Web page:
The Frontier Guards by H. Russell Wakefield

“It seems to me sometimes as if I actually assist in evoking and materialising these appearances, that I help to establish a connection between them…”


Modest though I think I am, I do sometimes have an inexplicable knack to evoke the same effects when entering story texts that  I happen to choose to real-time review, the same as Lander does when he dares to enter haunted houses. The fact that he is said also to be a novelist is neither here nor there, I guess!

Ignoring all that for a moment I was genuinely terrified  by this brief story, perhaps more than any other, particularly when encountering its two undoubtedly crucial  ‘elbow’ moments, after having been justifiably obsessed with elbows as triggers  in literature for the last year or so in my real-time reviewing.

The story itself is well-written, atmospheric, about this house that is purported to be both ‘malevolent’  and ‘fatal’, and Lander — who has avoided entering it to date for fear of his own aforementioned ‘skills’ — is tempted to take Jim Brinton, at the latter’s request, to view it briefly just after dark on a foggy day, a day which they had earlier spent playing golf. I shall leave it there!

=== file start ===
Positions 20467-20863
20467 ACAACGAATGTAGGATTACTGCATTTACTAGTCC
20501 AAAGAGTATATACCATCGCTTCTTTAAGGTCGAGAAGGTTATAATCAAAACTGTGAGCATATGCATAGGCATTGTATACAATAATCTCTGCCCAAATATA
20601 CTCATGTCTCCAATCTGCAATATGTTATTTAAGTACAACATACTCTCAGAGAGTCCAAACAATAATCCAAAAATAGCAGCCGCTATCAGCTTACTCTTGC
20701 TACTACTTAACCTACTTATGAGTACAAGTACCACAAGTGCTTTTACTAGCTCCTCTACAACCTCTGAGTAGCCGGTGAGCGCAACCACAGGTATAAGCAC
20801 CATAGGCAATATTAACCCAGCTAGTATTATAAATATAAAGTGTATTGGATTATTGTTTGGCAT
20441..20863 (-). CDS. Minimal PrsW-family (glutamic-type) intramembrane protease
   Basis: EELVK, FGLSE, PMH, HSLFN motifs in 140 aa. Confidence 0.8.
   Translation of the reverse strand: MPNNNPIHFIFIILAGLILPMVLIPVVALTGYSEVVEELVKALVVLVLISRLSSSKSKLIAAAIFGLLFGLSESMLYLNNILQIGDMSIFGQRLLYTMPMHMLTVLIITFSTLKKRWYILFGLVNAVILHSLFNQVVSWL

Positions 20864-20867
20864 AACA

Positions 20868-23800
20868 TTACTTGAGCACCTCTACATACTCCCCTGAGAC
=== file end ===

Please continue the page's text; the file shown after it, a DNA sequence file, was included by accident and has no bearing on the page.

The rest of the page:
But I now wonder, as an aside, who or what tempted me into reading August Heat by W.F. Harvey a few days ago, a story that I had somehow instinctively avoided till then! 

“Concentrate on NOT concentrating.”


My reviews of separate older horror stories:


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2 responses to “The Frontier Guards by H. Russell Wakefield

  1. Reblogged this on The Gestalt Real-Time Reviews of Books and commented:

    Entering Haunted Houses is like entering stories, you need your wits and instinctive skills to summon or resist…

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